If someone wants to contact you, they will find alternate ways to do it, not just by email.

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The message requests personal information such as passwords, banking details, credit card numbers, etc

Legitimate companies and organizations will never ask you to provide personal information via email. If you receive an email asking for this kind of information, it is a definite sign that the email is part of a phishing campaign.

Once again, the best course of action would be to not click on any links in the email and report it.

If the email appears to come from a company or organization you know, call them and verify if the email was actually from them.

It is important to always be on the lookout for potential phishing attempts and take steps to protect yourself and your data from malicious actors.

Never click on links or attachments in an email if you are unsure of the sender’s identity, and never provide personal information unless you know that it is safe.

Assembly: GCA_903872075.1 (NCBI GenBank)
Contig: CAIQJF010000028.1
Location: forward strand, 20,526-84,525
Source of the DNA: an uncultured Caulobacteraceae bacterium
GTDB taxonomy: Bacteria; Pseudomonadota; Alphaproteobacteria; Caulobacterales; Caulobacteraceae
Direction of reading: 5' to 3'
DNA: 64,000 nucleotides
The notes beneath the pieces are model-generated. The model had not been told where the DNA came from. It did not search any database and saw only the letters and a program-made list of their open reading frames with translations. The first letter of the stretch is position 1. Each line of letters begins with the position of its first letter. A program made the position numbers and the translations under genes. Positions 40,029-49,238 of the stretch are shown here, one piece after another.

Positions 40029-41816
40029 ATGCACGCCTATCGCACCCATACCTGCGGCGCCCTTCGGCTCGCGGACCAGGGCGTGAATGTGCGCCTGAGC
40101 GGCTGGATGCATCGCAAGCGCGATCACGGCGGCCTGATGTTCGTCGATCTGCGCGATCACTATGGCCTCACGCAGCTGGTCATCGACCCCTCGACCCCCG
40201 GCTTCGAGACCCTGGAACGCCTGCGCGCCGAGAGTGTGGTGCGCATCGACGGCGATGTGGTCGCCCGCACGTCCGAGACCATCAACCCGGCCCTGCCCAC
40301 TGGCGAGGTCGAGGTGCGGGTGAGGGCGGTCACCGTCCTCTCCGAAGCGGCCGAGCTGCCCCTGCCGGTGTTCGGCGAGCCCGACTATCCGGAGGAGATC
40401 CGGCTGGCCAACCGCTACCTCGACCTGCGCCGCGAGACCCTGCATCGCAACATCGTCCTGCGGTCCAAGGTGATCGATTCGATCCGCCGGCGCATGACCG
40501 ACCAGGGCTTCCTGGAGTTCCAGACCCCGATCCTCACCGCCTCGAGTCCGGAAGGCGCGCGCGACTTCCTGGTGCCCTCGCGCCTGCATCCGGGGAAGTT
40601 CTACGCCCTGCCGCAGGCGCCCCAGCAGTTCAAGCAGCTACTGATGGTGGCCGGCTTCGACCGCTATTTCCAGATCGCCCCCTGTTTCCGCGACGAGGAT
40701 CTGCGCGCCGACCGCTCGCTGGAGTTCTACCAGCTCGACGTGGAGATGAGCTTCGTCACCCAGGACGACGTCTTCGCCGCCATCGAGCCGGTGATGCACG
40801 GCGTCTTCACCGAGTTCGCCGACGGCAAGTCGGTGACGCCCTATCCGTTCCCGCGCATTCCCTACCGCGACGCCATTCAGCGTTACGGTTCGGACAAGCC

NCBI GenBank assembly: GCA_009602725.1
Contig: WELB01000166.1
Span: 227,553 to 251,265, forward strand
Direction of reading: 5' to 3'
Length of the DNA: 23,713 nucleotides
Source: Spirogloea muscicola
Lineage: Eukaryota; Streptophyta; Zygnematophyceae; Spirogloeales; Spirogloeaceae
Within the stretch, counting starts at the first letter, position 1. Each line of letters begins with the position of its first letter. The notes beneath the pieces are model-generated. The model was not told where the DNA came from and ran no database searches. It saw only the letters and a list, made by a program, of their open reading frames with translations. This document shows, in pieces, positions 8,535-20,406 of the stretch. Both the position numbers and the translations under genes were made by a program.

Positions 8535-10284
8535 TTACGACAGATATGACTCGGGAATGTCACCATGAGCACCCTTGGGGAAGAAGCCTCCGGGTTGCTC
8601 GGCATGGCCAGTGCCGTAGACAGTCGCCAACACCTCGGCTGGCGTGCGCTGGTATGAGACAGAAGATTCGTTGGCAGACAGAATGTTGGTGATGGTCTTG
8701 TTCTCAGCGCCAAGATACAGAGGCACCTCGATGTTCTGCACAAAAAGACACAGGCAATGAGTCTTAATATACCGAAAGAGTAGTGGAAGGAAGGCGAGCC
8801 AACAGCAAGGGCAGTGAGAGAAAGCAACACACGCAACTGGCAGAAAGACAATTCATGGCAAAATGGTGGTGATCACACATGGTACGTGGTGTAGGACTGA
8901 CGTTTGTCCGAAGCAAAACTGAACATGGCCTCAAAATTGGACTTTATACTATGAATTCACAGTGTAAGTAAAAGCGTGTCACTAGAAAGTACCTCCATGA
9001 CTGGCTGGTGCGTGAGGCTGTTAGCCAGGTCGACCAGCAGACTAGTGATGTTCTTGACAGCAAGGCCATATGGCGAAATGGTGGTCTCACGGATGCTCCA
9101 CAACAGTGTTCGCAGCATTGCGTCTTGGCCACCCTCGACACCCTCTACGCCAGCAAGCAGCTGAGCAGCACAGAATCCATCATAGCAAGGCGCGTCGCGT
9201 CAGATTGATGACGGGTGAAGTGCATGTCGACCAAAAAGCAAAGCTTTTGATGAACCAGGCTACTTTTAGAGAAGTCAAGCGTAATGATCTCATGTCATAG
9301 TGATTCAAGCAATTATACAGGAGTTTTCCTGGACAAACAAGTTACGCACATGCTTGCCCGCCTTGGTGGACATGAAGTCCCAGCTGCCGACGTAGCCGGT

Another sign that an email might be part of a phishing campaign is if it contains attachments or links to unfamiliar websites.

Be wary of any emails that ask you to open an attachment, especially if you don’t recognize the sender. If there is a link in the email, hover over it with your mouse without clicking on it to see the real address of the URL included in the email.

If you are unsure about the email, and you have doubts about its validity, but you do not want to miss an opportunity that might look legit, reply to the email and ask for clarifications.

There are multiple reasons to do this: